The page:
Television is at a crossroads and the FCC is at the steering wheel looking the wrong way. The issue is whether or not five or six companies are going to control 90 percent of the television stations in the United States or if the FCC is going to serve the public interest by reigning in these corporate behemoths. There are growing calls for the FCC to take a second look at its lax rules for television ownership and management.
Sinclair's purchase of KOMO in Seattle has stirred a hornet's nest because of the companies typical handling of a newly acquired property. Sinclair goes through its new stations with a meat cleaver cutting staffing to the bone. In a hyper-competitive news market like Seattle, KOMO will have to play the news game from now on with one hand tied behind its back, or actually with that hand chopped off altogether.
Sinclair has been a station buying binge for the better part of 20 years. The company has dangled perilously close to bankruptcy anytime the nation's economy takes a dive. Sinclair has piled up more debt than a 30-year-old heroin addict. If the economy takes another dump anytime soon, Sinclair will likely go bankrupt after its latest binge of buying.
Sinclair owns or operates 162 television stations across the United States. Let me repeat that, Sinclair owns or operates 162 television stations across the United States. When I started in television the FCC had the 7-7-7 rules. That was the number of TV ,along with AM and FM radio stations, any single group could own. By the mid-80's that rule went to 12-12-12. Now ownership is based on reach, meaning the percentage of the population your combined television signals reach. It's supposed to be less than 40 percent.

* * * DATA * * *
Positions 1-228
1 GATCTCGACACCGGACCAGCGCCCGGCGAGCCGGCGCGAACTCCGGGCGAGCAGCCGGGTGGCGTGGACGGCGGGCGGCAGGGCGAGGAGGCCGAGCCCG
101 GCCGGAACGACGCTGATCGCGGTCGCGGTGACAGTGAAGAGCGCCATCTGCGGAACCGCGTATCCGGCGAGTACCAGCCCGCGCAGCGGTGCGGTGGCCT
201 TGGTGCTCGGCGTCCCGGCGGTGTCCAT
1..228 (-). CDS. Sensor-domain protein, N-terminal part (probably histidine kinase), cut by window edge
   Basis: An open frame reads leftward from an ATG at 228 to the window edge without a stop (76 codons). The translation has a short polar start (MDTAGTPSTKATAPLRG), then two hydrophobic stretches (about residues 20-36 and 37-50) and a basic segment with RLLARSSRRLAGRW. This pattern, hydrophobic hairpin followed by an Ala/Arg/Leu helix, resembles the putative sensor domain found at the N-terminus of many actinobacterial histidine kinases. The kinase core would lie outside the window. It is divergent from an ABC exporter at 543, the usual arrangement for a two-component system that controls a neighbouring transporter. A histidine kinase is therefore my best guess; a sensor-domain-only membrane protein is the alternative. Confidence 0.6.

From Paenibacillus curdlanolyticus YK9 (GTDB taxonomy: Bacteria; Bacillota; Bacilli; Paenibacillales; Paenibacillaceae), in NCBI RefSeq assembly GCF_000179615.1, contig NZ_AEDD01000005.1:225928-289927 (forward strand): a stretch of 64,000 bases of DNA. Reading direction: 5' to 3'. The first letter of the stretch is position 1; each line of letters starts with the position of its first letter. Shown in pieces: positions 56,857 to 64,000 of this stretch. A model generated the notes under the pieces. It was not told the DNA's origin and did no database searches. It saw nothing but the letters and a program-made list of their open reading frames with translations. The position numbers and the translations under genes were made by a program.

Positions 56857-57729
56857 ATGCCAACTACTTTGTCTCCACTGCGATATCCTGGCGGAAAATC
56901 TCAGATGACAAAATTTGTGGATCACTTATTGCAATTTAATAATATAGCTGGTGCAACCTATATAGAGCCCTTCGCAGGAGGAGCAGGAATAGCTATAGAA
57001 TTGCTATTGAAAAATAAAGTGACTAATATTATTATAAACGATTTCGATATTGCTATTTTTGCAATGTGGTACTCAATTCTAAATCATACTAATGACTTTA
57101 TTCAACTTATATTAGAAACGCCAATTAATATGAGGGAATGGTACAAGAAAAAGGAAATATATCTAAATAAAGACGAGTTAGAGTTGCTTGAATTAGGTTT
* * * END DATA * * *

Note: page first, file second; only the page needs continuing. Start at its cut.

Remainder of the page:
Also there are rules in place aimed at stopping duopolies and triopolies in any given market. Companies like Sinclair work around these rules by setting up shadow companies to "own" stations it actually operates in many of its markets. So you have a single staff running two or three stations. Ah, deregulation, you've got to hand it to those job creating Republicans.
Politics aside, the losers in all of this are the viewers. It just means there are fewer local voices delivering them the news. Let's take a look at my television market, for example. For years, the NBC affiliate WBBH, has openly flouted FCC rules by running the ABC station, sharing staff, management, reporters, even anchors. One of those pesky shadow owners allows Waterman Broadcasting to run both stations.
The CBS affiliate, WINK, railed against the Waterman operation for years. That all ended when the power behind the throne at WINK picked up the CW affiliate. Now WINK staffers do news for both stations.
That leaves my station, WFTX the FOX affiliate, the lone soldier going it alone. We're profitable, don't get me wrong, but WINK and Waterman are hyper-profitable. Plus, we have about a third of the staff, but I digress.
Fort Myers television viewers can watch 5 different stations doing news, but in reality they are only hearing 3 different voices. By the way, WINK also owns and operates a number of radio stations in the market to boot. The next step will be for Gannett (which owns the Fort Myers newspaper) or Scripps (which owns the Naples newspaper) to scoop up one or more of the local television stations. The way the FCC is operating right now, it's a real possibility.
The FCC reportedly considering whether it needs to stop the monkey business practiced by companies like Sinclair, Linn, Hoak and Nexstar to name a view, to get around long standing rules regarding station ownership and operations. My guess is that the FCC will stay mute on the whole issue. With the economy thriving we're going to see more and more consolidation. Smaller broadcasting companies, will slowly but surely disappear, while lousy operators like Sinclair will be bigger and bigger.
Maybe less choice is better. After all it only means fewer voices for the viewer to choose among, fewer jobs for aspiring journalists and a horrible environment for strong journalism.